Jaded Heart - Devil’s Gift

Jaded Heart Devil’s Gift cover
Jaded Heart
Devil’s Gift
Massacre Records
Jaded Heart now has more albums with their new singer Johan Fahlberg, than they do with original frontman Michael Bormann. Since his departure, the band has slowly shifted from a more melodic hard rock sound to a melodic metal sound. At first, it wasn’t quite bad, but in the recent past their releases have been pretty hit and miss, despite owning a pretty complete discography, which makes me question myself a bit…
Certainly for the band to soldier on, it must make some sort of sense, but despite their highly melodic style and sensibilities, the band I initially fell in love with, has changed beyond recognition with only bassist Michael Müller providing a link with the past. Without being terrible – both their overall sound as well as song writing feels pretty generic.
While I find more to like in “The Devil’s Gift” than its predecessor, guilty by design that’s not saying much, since I had a hard time liking anything on there.
Here “Wasteland” offers a decent opener, in the style of Readman era PC69, only a bit worse, only for “Conspiracy of Science” to tire, with its busy bee guitars, harder edge and hit and miss melodies.
“Final Moment” is more dramatic with more melodic parts switching with more aggressive ones gracefully, but ultimately failing to register as a really great song, and with Johan pretty much reaching his limits and sounding barely comfortable singing this.
“The Enemy” for some reasons brought me to mind the first couple of Blaze Bailey solos, if he was a little more melodic and you can start thinking how wrong this sounds in the context of Jaded Heart. It would have made for a pretty cool, Blaze song though.
“Set Free” is a dodgy continuation of the previous song, with more double bass as it verges into power metal territory. Some decent melodies and a nice, if not pretty metallic solo, don’t do much to aid it.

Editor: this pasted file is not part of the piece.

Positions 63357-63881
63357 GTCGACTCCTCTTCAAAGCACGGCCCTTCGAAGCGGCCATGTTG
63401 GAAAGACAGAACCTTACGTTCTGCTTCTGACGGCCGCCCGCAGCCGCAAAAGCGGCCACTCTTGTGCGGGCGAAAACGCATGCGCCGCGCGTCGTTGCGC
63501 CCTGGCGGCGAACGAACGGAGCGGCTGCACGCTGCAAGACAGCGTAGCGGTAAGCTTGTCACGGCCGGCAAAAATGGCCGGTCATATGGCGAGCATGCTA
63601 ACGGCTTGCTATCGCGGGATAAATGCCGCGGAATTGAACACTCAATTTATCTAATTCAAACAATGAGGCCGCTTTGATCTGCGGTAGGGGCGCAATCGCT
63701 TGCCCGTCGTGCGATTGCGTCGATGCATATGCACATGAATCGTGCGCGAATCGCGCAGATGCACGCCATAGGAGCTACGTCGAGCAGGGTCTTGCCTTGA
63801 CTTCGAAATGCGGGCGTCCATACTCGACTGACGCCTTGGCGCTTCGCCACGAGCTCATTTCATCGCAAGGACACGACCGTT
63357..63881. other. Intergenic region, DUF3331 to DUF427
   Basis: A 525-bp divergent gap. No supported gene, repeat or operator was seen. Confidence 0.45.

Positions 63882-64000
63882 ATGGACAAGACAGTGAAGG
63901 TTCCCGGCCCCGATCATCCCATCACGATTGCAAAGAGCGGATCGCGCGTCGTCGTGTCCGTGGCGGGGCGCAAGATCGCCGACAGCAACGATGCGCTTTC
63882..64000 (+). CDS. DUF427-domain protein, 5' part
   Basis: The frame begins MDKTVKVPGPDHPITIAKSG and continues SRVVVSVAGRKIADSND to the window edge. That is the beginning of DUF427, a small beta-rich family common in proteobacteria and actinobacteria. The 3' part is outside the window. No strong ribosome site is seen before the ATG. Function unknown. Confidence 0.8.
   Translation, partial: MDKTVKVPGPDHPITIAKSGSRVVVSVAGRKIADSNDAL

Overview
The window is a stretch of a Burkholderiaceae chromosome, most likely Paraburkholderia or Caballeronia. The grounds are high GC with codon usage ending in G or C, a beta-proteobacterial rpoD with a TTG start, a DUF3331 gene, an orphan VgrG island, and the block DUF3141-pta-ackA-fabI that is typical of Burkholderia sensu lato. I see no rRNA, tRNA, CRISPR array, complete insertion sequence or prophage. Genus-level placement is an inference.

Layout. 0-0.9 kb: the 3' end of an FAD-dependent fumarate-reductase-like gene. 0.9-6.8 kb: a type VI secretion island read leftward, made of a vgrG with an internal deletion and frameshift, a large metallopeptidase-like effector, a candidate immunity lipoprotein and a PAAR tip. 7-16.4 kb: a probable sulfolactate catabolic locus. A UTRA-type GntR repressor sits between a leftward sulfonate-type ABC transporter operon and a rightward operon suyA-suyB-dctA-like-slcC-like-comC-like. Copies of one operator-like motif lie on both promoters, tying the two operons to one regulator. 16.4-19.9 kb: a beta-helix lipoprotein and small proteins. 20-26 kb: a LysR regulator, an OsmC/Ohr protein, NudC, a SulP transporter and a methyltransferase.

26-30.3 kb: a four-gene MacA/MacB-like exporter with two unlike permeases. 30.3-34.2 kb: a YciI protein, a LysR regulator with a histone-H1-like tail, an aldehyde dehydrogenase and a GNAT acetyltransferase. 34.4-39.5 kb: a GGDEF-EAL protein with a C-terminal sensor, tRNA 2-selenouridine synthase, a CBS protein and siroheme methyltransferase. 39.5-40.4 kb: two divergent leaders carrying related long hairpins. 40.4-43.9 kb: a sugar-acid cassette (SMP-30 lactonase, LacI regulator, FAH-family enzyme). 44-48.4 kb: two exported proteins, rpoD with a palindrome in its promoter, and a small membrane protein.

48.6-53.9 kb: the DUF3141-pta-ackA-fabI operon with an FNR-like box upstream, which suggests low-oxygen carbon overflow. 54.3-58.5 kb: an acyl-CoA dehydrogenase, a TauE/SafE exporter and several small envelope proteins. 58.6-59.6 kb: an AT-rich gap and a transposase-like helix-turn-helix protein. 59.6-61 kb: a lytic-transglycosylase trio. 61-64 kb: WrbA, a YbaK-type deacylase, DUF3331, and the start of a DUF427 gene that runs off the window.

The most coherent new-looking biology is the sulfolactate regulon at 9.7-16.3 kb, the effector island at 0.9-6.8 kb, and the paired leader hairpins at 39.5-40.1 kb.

“Screams of Anger” is marginally better, but the fact I wish it was a Europe cover is telling.
“Tears of Our World” is a heavy and pretty symphonic piece, but while some of its melodies are not completely ropey, it’s too “heavy hearted” and doesn’t even feel like it entirely belong in this place. I do like its solo though and find some redeeming qualities in its bridge.
“Phoenix” is almost full on metal, as much as the band can sound. Its urgency is evident, and its comparative fury almost manages to convince you it’s worth a chance, but the lack of build and the vocal that sounds like a bad mix between post millennium Messiah Marcolin via Blaze, doesn’t make it any favors.
“One World” attempts to work in a similar fashion as “Tears…” with probably worse results due to its more monotonous nature and plain chorus.
“Story of My Life” had me fed up, really as it couldn’t really diversify itself from half of the other songs on the album, as it relied on the same tricks that every other song on the album does, it actually felt like a SOTO reject, which… I guess I am not saying to flatter it.
“Coming Home” must be song number one million and one, by a German band to use that title and other than a very derivative riff, has little other to show.
“Black Days” is one of two bonuses – a thumbing rocker that seemed to be somewhat better than most of the songs on the album, more in line with “Wasteland” than anything else.
“Flying High” is the other one and despite having some pretty ominous verses – it has a pretty lighter chorus that’s actually rather satisfactory. Go figure that these two should be “bonuses”.
It’s sad, but Jaded Heart have long stopped being reminiscent of the excellent band they used to be, during the 90s and early 00s. The band that now uses the name ain’t terrible, but its output has been at best patchy. With maybe 4 out of 13 songs actually doing something for me and an overall sense of “god – this is pretty generic”, all about it – it’s understandable that I’d pass on this demonic gift.